With more than a little effort, our grandparents and parents have documented significant parts of our family history as a legacy to future generations. I have posted some parts of these stories on this website as they may well be of broader interest. This history page is organized by our grandparents: the Munks, Ragens, Levins and, as I gather material, ultimately the Oppenheim branch as well.
Here is our family tree back to the times of our
children's great-great-grandparents. To jump to the history of that
family branch, move your mouse over that part of the family tree and
click on the name. (Sorry - not all names have stories associated
with them yet...)
My grandparents, Frank and Nadja Munk, both lived long lives and had a wealth of experiences. My grandfather's memoirs touch upon many of these experiences and are now included in their entirety.
My grandmother, Nadja, was born into the Prasil family. Here are some interesting remembrances on the Prasil family that date to the some of her earliest remembrances at the turn of the century.
Frank published several books on the intersection of economics and political science with a focus on Eastern European issues. I have published a few excerpts from these books through the links below. In his 90s, he wrote his autobiography and, later, added four chapters as a postscript as noted above. He also continued to watch the world scene and wrote these additional notes to his autobiography and other articles. Speakers' notes from his memorial service in 1999 add additional notes on his worldview.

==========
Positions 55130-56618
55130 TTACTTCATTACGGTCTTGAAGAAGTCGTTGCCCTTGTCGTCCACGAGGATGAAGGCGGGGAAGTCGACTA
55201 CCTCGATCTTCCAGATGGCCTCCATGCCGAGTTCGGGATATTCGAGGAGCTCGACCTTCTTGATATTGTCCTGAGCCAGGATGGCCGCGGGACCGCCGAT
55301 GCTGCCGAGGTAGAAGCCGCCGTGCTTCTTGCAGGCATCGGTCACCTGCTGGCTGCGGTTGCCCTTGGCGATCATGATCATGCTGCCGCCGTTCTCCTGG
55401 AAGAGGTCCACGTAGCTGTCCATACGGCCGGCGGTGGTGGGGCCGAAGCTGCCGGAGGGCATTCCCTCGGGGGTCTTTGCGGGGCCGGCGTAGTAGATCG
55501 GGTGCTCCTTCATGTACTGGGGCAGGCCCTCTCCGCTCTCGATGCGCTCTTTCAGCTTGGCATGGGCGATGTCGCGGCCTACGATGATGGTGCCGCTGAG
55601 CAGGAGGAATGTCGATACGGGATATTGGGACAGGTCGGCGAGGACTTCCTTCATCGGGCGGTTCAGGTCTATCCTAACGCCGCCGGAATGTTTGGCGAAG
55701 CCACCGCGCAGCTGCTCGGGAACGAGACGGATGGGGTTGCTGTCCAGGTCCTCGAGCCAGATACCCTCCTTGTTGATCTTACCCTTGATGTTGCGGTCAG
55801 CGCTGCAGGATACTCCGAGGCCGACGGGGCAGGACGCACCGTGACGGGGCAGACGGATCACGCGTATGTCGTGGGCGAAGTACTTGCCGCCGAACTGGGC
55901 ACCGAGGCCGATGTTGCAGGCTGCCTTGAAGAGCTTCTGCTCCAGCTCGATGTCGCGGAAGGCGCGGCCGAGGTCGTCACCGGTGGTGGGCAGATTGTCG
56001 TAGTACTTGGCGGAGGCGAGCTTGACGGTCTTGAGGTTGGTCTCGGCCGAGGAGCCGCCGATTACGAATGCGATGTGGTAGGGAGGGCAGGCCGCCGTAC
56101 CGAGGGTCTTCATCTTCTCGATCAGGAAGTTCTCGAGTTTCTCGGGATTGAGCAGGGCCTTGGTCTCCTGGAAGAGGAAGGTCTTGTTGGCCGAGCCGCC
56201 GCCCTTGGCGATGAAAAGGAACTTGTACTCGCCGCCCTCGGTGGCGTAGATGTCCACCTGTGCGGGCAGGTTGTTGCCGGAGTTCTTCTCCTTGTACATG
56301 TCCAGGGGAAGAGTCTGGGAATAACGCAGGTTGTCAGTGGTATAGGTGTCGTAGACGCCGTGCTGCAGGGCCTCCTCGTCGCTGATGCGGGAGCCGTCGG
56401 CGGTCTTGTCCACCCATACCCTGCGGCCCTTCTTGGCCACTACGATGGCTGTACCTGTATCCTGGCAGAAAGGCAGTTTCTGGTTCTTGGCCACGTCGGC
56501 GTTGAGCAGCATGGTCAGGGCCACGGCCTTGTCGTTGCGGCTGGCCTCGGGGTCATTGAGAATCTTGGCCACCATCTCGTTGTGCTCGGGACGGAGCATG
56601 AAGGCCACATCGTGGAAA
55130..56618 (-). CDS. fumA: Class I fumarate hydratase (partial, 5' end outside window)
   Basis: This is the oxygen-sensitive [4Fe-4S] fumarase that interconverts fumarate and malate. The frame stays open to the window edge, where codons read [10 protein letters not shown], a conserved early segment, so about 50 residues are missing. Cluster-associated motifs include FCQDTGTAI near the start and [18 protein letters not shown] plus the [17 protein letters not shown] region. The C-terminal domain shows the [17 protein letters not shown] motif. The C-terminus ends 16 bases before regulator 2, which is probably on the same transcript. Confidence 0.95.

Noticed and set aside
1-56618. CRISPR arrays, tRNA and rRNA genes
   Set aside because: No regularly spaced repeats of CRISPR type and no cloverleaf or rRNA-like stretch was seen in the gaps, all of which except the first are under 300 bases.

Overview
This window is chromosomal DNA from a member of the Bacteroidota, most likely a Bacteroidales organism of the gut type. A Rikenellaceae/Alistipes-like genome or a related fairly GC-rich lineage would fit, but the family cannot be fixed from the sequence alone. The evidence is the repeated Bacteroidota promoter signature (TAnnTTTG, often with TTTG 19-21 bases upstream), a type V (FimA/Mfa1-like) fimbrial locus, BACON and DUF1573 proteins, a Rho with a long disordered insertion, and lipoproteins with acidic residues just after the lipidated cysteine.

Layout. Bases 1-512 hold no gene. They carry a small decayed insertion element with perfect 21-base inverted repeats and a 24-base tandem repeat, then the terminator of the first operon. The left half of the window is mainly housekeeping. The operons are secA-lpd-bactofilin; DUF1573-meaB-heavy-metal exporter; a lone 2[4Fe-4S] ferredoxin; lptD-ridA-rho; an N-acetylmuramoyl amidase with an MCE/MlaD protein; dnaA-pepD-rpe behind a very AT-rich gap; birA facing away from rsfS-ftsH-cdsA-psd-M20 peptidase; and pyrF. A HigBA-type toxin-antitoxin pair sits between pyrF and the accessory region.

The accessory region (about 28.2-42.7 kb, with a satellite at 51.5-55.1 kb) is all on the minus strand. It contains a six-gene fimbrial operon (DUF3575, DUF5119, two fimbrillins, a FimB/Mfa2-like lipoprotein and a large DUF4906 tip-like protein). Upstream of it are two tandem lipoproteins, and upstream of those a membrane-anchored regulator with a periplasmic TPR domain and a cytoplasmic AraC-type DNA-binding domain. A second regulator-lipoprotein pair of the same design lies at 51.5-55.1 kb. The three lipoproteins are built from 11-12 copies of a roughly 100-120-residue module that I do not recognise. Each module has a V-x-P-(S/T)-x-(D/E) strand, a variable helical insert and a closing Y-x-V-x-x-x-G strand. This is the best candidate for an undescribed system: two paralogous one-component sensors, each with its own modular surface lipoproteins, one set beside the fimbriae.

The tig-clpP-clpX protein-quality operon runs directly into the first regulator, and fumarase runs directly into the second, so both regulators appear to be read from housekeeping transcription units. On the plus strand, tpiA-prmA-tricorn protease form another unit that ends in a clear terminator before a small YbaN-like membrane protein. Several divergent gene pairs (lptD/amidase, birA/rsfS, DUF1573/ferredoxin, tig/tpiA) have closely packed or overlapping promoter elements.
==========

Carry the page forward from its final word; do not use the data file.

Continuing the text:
Ragen (aka Ragenovich or Radenovic, from Montenegro)
My parents researched the origins of my father's family, tracing the Ragenovich (or is it Radenovic?) roots to his entry into the US in the 1890s. Before all the recent troubles in the former Yugoslav republics, my parents traveled to the cities in Montenegro listed on some of the old immigration documents to look for parts of our family tree. Afterwards, my father published their learnings from this trip.
After the adventures in Montenegro, we have traced the other half of my father's family further back into in US history to the Geer family of Ledyard, Connecticut. Our particular branch of the Geer family traveled along the Oregon Trail in 1847.
In a related effort, after I had worked on converting several chapters of T. T. Geers book, Fifty Years in Oregon, that were related to our family history, I started digitizing the rest of the book for the web as the copyright had expired some number of years ago. I now have about 60% of the book available online.
Admittedly, this section is short of material. I am searching for more stories and will publish them when I receive them.